Q: I asked my best friend to be my MOH right after I got engaged, and my first mistake was not asking her if she’d be able to travel to the wedding. We are getting married on the other side of the country, where my family lives, and my BFF seems excited for me and willing to help, but financially she doesn’t seem able to pull this off. She has a serious shopping addiction, and she consistently has money issues as of recently. I’m not sure how to politely approach this topic with her without calling out her mental issues with money. I’ve asked her if it would be a problem for her to travel to the wedding, and she says it will be okay, and she’s excited, but she is very vague. I just see her backing out last minute, and at this point I’d like to move on if she’s unable to come. Advice?

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A: Dear Anonymous,

No, no, no. It’s never your job to confront someone about her spending habits. You tack on the idea of “mental issues,” but if you were truly worried about that, your primary concern wouldn’t be a plane ticket to the wedding. If this was about serious concerns about her mental health, you wouldn’t have waited until it was an inconvenience to you before addressing it. And if this isn’t a mental health issue, you shouldn’t address it at all.

But, you’re worried about your friend copping out at the last minute, and that part we can handle. If you haven’t yet, offer her an out. You say she’s expressed excitement about traveling, which doesn’t sound vague to me. But if you haven’t already, you can say, “Listen, I know I wasn’t clear up front about travel. I know it’s a big ask, and if you can’t make it I understand, just let me know.” The problem, of course, is she’s very likely to say, “Omg it’s no trouble at all!” and you’ll still spend all of your time fretting about what-if-she-doesn’t-show.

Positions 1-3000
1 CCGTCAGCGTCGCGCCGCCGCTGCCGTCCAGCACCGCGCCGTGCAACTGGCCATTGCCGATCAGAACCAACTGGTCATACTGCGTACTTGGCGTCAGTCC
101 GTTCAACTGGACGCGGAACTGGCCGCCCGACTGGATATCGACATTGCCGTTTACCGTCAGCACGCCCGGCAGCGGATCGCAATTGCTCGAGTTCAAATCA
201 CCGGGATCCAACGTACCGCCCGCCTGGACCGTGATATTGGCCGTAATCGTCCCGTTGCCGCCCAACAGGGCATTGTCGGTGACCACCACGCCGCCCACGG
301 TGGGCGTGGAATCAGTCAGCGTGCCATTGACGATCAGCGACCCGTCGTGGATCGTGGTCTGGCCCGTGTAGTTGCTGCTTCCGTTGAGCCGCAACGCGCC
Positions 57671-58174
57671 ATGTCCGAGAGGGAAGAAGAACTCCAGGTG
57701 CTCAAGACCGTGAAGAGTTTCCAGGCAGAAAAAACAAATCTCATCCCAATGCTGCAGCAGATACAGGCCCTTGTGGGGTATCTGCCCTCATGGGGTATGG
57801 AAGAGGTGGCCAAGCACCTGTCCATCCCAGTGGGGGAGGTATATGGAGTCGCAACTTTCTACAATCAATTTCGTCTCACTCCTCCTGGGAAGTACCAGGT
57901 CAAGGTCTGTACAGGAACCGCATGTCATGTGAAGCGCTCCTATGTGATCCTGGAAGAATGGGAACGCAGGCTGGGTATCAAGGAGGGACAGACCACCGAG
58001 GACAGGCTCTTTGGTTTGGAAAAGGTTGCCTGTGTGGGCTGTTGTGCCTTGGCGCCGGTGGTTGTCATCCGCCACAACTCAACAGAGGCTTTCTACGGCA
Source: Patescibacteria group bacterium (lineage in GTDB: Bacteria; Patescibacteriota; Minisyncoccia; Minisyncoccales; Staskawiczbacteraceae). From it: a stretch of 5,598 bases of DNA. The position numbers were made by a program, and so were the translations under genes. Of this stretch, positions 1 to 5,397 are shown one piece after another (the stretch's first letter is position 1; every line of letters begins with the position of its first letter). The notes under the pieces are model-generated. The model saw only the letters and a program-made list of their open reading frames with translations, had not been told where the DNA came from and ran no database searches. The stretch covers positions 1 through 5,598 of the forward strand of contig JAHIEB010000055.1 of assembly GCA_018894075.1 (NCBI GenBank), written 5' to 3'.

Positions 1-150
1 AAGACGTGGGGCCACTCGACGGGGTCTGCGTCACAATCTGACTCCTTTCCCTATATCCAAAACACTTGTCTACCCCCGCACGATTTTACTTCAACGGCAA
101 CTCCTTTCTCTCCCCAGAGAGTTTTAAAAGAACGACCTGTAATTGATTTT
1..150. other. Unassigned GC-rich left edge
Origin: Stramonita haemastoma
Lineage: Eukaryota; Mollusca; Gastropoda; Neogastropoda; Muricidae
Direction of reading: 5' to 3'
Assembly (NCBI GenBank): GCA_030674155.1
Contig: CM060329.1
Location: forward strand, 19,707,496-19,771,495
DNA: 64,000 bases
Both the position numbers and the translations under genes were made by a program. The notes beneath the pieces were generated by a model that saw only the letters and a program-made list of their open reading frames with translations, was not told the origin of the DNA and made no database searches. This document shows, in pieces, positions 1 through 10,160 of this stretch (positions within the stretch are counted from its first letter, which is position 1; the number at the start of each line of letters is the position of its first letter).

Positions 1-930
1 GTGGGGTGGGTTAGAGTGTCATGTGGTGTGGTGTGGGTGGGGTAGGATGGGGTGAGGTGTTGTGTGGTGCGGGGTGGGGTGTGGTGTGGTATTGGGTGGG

Luckily, you’ve got one other option: ask her to book her travel and accommodations now. You can say that everyone is booking everything all together right now, or that you found a great deal (PS: Go look for a great deal). Or you can just be honest that you’re worried about waiting till the last minute, and it’ll be one less worry on your mind if it’s handled now.

Here’s my real suggestion: If you’re able, offer to cover her travel expenses. Before you argue with me, hold on. This isn’t about whether or not she deserves help; it’s not about whether or not she should be better at saving money, whether or not she should better prioritize expenses. This is about two things alone. One, that you want your friend at your wedding. Two, that you don’t want to spend the next several months worrying about whether she’ll flake. You’re paying for peace of mind, and you’re being generous to a friend as an awesome bonus. (And true story: when I polled the APW staff, several of them paid for travel for a wedding party member or friend they really wanted there.)

Now, no one likes to be the broke friend. So, if you pay, make sure you couch this in, “I feel bad that I didn’t mention the travel before asking you to be maid of honor.” But if you pay for her to be there, you cannot make this about her money. And sure as hell don’t tell her she’s bad at it.

—Liz Moorhead


The post How Do I Confront My Bridesmaid Who’s Bad with Money? appeared first on A Practical Wedding: We’re Your Wedding Planner. Wedding Ideas for Brides, Bridesmaids, Grooms, and More.

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